Sensing an opportunity for a comeback, CMC went on the offensive. Wave after wave of attack fell upon the Lega goal, and it was only a matter of time until another was conceded. Shannon’s looping free kick from the right was misjudged by the Lega keeper, allowing Roy to sneak in behind. Finally putting his head to good use, he slammed the ball into the net while absorbing a (deserved) slap to the face from the keeper, leveling the scores once again.
From then on, it was all CMC as Lega self-destructed. Jarvin evaded a hapless defender in the box before cooling slotting home for his first ever goal for the club. A few minutes later, his cross from the left was tapped into the net by Shannon, making in 5-3 to CMC. Frustrated with falling behind, Lega resorted to sliding tackles and all out attack, leading to yellow cards and aggressive behavior. Lega’s tactics were perhaps best personified by their number 18, who curiously kept saying, “want me to break your face?” or “come ah come, we take this outside” to CMC centre back Tang Kah Chee, who politely declined the striker’s courteous invitations. In the end, CMC rounded off a great comeback with a sixth goal as Seow flicked a delightful ball into the path of winger Eng Song Yun, whose shot was parried into the net by the Lega keeper.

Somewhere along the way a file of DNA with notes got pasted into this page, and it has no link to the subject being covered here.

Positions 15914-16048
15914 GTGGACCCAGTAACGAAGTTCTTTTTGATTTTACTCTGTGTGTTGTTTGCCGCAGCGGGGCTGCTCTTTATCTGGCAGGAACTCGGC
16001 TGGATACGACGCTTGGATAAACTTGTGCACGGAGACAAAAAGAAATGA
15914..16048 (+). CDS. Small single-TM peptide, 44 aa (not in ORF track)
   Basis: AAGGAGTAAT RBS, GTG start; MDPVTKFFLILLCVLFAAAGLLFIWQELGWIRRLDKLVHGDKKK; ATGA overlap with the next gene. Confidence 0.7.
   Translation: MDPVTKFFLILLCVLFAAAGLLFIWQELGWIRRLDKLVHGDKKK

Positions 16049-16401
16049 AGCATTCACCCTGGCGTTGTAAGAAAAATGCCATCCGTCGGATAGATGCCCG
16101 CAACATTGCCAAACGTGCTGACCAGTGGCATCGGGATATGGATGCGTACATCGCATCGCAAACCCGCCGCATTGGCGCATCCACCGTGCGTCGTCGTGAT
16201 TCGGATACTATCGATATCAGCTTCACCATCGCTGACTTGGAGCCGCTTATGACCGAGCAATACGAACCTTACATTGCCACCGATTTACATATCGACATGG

After the impressive come from behind victory, CMC’s manager could breathe a sigh of relief. “It’s been a tough few weeks for the club, both on and off the field”, Mr Jacob said, “but the players showed today that they are all professionals of the highest quality.
“I hope Sheik Zulhilmie was watching. The boys made quite a statement.”
Happy Founder’s Day people